The Ontario government is finalizing plans to lift COVID restrictions later this week.
If they’re anything like past attempts by the Ford government to navigate the pandemic from hell, we can expect another hot mess of COVID contradictions.
It’s becoming tiresome to say at this point. But 18 months into the pandemic, it seems to be the point of the Ford government’s COVID response to wear us down into submission with conflicting messaging. Ontarians have been pulled in different directions on COVID for so long that most don’t seem to care anymore.
At least, the latest poll from Leger seems to suggest that Ford is in line to win another election six months from now, ahead of the decimated Libs and well ahead of the opposition NDP, despite the mess he’s made on COVID.
Okay… we give up. Do what you want. We just want this scourge to be over already.
On Friday, the premier was playing his familiar game of doublespeak at a press conference to announce the launch of Ontario’s proof of vaccine app.
Ontarians will be able to use the app to verify their vaccination status to attend large sporting events, but not restaurants, bars and gyms and other “non-essential” businesses – which are still under COVID capacity restrictions.
The premier assures that his heart “bleeds” for small businesses. He’s a small businessman himself, or so he keeps saying. But we’ve heard it all before.
It’s a similar act of deflection on mandatory vaccines for health-care workers.
Ford claimed during his press conference on Friday that requiring vaccines of health-care workers would take “tens of thousands” of them out of a system that’s already short-staffed.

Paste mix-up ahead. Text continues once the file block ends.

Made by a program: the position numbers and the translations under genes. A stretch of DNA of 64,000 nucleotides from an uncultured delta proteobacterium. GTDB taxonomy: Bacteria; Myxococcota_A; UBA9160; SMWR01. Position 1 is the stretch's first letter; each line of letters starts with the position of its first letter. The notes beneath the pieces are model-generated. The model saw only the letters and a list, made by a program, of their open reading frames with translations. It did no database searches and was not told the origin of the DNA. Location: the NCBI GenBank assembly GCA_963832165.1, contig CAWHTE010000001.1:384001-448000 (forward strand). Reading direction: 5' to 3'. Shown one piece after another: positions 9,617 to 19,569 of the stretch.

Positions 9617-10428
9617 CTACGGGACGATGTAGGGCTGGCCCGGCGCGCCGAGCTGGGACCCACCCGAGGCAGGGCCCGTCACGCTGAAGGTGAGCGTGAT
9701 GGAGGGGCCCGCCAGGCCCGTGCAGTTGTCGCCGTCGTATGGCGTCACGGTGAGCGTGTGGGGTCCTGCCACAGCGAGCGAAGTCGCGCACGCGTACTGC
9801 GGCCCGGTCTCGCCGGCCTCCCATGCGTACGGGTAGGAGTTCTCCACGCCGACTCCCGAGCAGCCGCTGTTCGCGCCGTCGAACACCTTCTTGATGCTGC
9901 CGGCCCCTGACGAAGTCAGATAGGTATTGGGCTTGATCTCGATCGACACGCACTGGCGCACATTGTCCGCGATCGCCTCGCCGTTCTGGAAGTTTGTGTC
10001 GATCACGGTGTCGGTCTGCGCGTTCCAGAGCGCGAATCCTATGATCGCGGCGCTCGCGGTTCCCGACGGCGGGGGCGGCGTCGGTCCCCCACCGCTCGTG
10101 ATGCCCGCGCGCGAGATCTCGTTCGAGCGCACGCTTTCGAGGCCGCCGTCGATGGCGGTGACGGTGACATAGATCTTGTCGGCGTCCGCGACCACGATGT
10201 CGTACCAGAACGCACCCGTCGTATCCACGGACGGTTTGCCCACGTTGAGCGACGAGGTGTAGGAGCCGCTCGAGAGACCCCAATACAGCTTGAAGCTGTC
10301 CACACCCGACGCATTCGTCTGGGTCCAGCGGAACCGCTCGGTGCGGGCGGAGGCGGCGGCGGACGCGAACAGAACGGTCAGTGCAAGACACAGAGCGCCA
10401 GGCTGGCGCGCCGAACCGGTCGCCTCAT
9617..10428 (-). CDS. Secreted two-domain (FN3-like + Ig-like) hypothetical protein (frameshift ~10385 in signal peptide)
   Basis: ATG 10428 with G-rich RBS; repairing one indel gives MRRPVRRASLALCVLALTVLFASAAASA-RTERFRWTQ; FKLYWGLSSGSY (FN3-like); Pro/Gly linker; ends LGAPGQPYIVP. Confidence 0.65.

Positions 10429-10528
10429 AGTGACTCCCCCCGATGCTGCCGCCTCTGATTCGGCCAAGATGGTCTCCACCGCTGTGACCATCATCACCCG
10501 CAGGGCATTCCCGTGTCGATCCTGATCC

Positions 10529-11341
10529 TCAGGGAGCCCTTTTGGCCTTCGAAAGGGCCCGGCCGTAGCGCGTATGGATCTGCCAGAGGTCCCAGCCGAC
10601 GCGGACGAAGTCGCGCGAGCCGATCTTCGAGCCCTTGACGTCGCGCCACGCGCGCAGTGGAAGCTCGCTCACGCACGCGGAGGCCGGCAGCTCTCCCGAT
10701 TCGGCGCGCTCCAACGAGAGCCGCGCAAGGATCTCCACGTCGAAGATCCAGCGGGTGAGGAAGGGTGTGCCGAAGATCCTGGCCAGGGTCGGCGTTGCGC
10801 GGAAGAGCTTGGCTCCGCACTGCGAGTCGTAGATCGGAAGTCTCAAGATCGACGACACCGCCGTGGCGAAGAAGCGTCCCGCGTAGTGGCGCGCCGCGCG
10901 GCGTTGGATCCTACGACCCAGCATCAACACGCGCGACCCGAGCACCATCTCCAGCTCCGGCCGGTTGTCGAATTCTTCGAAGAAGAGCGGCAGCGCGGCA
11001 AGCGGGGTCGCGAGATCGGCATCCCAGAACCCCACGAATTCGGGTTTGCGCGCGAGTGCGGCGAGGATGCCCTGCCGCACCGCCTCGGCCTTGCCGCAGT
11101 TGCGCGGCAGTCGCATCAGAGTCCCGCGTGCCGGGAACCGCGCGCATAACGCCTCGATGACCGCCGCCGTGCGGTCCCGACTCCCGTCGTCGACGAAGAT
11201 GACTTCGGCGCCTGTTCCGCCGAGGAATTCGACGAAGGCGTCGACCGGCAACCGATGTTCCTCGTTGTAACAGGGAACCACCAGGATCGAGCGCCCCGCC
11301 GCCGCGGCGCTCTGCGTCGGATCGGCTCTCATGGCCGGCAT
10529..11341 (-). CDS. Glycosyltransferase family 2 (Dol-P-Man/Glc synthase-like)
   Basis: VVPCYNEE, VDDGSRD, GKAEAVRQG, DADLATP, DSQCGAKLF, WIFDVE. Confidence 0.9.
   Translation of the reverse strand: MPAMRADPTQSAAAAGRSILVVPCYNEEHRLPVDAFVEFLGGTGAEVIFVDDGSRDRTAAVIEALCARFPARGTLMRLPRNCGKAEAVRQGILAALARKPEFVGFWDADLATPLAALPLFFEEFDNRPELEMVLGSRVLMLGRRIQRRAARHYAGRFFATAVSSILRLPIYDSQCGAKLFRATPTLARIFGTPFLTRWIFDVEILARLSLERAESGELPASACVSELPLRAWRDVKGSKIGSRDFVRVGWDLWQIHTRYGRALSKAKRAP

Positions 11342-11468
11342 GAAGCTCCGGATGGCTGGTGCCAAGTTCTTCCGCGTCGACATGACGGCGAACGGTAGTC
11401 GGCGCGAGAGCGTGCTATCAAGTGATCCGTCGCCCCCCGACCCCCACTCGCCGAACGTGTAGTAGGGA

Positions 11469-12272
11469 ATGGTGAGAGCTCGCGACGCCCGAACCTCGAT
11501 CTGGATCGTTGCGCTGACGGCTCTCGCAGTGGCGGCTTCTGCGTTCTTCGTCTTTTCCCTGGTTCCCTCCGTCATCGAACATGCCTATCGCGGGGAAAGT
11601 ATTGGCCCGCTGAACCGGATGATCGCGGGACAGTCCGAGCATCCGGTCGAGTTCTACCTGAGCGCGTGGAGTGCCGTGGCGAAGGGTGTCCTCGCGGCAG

Well, if the Ford government hadn’t squeezed wages in the first place, we wouldn’t be seeing an exodus from the field. But that’s another story.
Vaccines are already set to be mandatory for staff in long-term care homes. And several hospitals have already enacted mandatory vaccine policies for staff and visitors on their own.
Both the Registered Nurses Association of Ontario (RNAO) and the Ontario Hospital Association (OHA) support a province-wide mandatory vaccination policy for health-care workers.
The RNAO says the rules on whether to require health-care staff to get vaccinated should not be left up to hospital employers, considering the risk posed by Delta and Lambda variants of the virus to both patients and staff.
The reasons for Ford’s reticence is not clear beyond a play for votes. The current course is only inviting disarray.
It’s been suggested, for example, that leaving hospitals to make the decision on mandatory vaccines could open them up to labour law challenges. An edict from the government, on the other, would require a Charter challenge in court, which is not likely to succeed according to most legal opinion.
Contrary to Ford’s suggestion of staff shortages, the OHA says the system risks shortages without requiring a vaccine of its staff.
“At this important juncture, with the Science Table predicting a wide range for case projections this fall and winter… We cannot afford to wait several weeks or months and risk a potential migration of workers from one area of the health-care system due to inconsistent approaches,” the OHA says in an October 1 statement.
At the same time as the premier is offering an exemption for health-care workers, he continues to shift blame on the feds for the coronavirus, fingering vaccine exemptions for travellers – including fully vaccinated foreign travellers who can now enter the country for work or discretionary travel – for Ontario’s case count.
The province has stated that careful consideration will be given to the lifting of restrictions later this week. Ontario’s chief medical officer of health described the current situation as a fine balancing act.
Indeed, the government could wait until children between 5 and 11 start receiving their vaccines to hold off on easing restrictions.
But for Ford, dealing with the coronavirus has always been a numbers game. And as long as hospital and ICU admissions are seemingly manageable, the need to take preventative action over political expediency has been put off.
We’ve seen how that approach has led to emergency measures and avoidable lockdowns before.
But at this point, people are seemingly too tired for Ford’s distractions – at least, until the next emergency.